I have noticed something peculiar about the Rx7 azimuth corrector. I recently transferred a late-1950s mono LP to digital. As always, I made a "stereo" transfer, fed it through the Rx7 azimuth corrector, and then summed the two channels to mono. My initial "stereo" transfer looks really good on the phase scope in Sound Forge. But, after sending the file (one LP side) through the Rx7 azimuth corrector, my Sound Forge phase scope showed that the first 30 seconds or so of the first band had been turned into fake stereo - what was an excellent Lissajous now had a fair amount of stereo spread in it before the azimuth corrector finally locked in. After that, the rest of that side was fine.
I tried this on a stereo dub of a full-track mono tape and had no such problem. I have a file of a stereo transfer I made of a mono tape, several years ago, where I deliberately misaligned the head, to see if the azimuth corrector was working. The Rx7 azimuth corrector had no problem with it - it brought the two channel in right from the start, creating a perfect Lissajous. Warning: don't use the azimuth corrector as an excuse to be sloppy with head alignment - I simply did this as an experiment.
So, I suspect that the LP groove noise is what's causing the problem. I put the stereo file through a high-pass filter, to get rid of infrasonic groove noise, which always do when transferring an LP, but that doesn't fix the problem. Infrasonic noise is not what's fouling up the azimuth corrector.
The "fix" is to clone the first band of the record, so it appears twice in the file. Once the azimuth corrector hits the repeat of that band, it's locked in and the entire side is fine.
Incidentally, the Adobe Audition phase corrector has no such problem. And, I know it works, because, it corrected my deliberately misaligned tape head just as well as the Rx7 azimuth corrector.
IMHO - the lack of a phase scope in iZotope Rx is one of the program's biggest oversights. I suspect that a lot of people who are using Rx alone, without another program's phase scope to verify the results, may be having the same problem as me, without knowing it. I use Rx7 in conjunction with Sound Forge. With the Rx Connect VST plug-in, I can send all or part of a file over to Rx7, process it, and then send it back to Sound Forge, so the results are immediately verifiable with the SF phase scope.
Has anyone else experienced this? I mention this because running Rx7 azimuth on the cassette may or may not fix all of it. You need to check the results on a scope to see what you've done.
Audio Engineer Emeritus
The Crane School of Music
SUNY at Potsdam, NY 13676
From: Association for Recorded Sound Discussion List <[log in to unmask]> On Behalf Of Richard L. Hess
Sent: Wednesday, October 21, 2020 11:29 AM
To: [log in to unmask]
Subject: [EXTERNAL] Re: [ARSCLIST] Delayed Channels on Cassette Tapes
This message did not originate from SUNY Potsdam or one of its trusted senders. Do not open attachments, click on links, or provide your credentials if the source is suspicious.
John has provided a good answer, but I wonder where the delay came from.
If the azimuth is way off, summing the channels can cause mush while an individual channel will be passable, but not great. Delaying one channel is actually how the "azimuth correction" tools work. They only adjust azimuth based on delay. The slope of the notches is too steep to reliably recover much by using EQ without adding noise.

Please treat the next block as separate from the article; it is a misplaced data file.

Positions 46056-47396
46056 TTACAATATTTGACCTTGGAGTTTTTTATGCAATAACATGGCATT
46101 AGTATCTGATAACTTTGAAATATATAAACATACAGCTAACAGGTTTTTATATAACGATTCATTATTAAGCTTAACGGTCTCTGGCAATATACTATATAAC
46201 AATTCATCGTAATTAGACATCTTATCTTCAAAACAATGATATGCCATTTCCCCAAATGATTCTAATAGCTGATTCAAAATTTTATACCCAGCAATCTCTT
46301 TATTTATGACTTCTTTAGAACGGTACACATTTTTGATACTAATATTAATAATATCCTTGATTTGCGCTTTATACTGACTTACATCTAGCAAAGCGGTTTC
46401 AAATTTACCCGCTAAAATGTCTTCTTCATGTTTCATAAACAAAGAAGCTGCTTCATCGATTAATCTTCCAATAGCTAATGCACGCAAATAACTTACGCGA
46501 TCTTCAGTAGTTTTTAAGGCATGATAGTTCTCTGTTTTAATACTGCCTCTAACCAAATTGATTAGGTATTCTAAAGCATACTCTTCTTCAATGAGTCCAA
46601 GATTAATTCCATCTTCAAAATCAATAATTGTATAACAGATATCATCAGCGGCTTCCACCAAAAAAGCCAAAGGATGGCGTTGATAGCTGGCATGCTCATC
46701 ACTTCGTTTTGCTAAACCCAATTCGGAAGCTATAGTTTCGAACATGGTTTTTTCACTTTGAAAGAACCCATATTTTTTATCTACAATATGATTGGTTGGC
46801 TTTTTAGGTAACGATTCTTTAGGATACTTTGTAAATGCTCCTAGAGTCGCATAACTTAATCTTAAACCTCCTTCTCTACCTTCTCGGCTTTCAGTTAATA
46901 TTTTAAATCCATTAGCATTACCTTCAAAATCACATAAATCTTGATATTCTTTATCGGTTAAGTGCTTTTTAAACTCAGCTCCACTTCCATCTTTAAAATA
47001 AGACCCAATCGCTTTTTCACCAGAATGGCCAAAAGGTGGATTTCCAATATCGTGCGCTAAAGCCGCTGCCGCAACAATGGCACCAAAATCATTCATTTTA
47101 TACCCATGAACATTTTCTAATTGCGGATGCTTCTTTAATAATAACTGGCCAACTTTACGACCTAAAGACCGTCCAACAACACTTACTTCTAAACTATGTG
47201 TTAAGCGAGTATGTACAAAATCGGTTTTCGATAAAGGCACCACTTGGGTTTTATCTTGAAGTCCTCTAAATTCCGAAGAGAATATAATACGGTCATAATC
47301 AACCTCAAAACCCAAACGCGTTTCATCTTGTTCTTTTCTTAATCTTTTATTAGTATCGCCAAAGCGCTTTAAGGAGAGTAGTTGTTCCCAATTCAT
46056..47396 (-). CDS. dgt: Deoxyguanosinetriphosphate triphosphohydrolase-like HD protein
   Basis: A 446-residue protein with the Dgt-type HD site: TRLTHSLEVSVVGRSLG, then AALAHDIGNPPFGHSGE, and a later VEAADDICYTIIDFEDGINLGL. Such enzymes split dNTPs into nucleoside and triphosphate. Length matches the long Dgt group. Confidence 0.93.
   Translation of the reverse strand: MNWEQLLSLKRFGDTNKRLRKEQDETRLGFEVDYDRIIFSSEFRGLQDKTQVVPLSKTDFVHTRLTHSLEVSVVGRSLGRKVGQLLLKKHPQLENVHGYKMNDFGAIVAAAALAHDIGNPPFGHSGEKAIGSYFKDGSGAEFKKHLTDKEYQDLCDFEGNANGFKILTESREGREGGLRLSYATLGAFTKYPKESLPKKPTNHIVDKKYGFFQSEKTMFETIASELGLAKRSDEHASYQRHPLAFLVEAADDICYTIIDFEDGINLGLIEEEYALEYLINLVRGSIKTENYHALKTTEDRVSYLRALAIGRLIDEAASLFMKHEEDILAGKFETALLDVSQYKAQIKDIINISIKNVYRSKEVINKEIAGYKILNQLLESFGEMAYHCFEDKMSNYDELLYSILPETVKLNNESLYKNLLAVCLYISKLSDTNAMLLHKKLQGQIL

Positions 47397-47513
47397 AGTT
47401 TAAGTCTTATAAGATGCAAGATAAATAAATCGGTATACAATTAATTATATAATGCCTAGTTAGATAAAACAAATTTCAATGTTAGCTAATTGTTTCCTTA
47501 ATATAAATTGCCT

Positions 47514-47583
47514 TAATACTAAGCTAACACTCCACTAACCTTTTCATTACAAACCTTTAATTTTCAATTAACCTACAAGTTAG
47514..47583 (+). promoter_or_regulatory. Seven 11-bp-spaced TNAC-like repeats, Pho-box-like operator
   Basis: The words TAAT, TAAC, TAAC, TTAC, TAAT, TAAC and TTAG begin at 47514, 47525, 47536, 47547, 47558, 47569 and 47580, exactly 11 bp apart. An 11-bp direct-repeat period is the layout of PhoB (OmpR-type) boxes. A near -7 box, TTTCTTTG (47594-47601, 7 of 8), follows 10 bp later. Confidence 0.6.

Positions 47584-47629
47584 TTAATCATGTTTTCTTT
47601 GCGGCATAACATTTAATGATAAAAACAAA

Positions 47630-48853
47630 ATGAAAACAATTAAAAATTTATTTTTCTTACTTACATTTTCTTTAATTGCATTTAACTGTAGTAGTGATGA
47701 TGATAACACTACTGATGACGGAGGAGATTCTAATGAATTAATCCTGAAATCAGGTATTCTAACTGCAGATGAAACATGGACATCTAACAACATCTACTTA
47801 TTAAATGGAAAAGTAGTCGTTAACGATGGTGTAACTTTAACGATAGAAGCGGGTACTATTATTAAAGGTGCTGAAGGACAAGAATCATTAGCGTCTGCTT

Also, if it were recorded on an 8-track cassette machine like a TASCAM 238, that has staggered heads, but I don't know how those would align with a stereo head. You can see the drawing here:
Also, if these are stereo recordings, if the mics were not coincident, then there will be delays between the channels which can result in mush when summed, but that will be different for each discrete sound source in the recording.
On 2020-10-21 10:21 a.m., Chris Brady wrote:
> John - great - thank you. I'll try all of this. I don't think that its
> print through because the issue is consistent. Chris B.
> On 21/10/2020, John Gledhill <[log in to unmask]> wrote:
>> Forgot to add - insert the measure delay into the start of the
>> preceding channel
>> I doubt it is a micro second -
>> If the delay is constant here is what you can do Split the stereo
>> track to mono use "analyze ->splot spectrum-and use the
>> autocorrelation get rid of the grid if the delay is constant you
>> should see a sharp peak export the date and you can zero in on the
>> delay with the largest peak - artificially 0.1 second in the sample I
>> If the delay is not constant the peak will be smeared so pic the
>> midpoint or throw one channel away or save it separately if it is
>> smeared over too wide a time distribution
>> On 10/21/2020 8:34 AM, Chris Brady wrote:
>>> We are digitising some cassette tapes using Audacity.. A batch of
>>> them are stereo, however they have exaggerated separation of the
>>> channels (perhaps they need normalisation?), and one channel is a
>>> microsecond behind the other. We don't actually need stereo, amd
>>> have tried to merge the channels into mono. But this sounds dreadful
>>> - the speech part sounds OK, but the music is very 'echo-ie).
>>> Another batch have delays from one channel to the other measuring in
>>> seconds. How can we time-shift one channel to match the other one?
>>> Thanks - Chris B.
>> John Gledhill
>> BIT WORKS Inc.
>> 905 881 2733
>> [log in to unmask]
Richard L. Hess email: [log in to unmask]
Aurora, Ontario, Canada 647 479 2800
Track Format - Speed - Equalization - Azimuth - Noise Reduction Quality tape transfers -- even from hard-to-play tapes.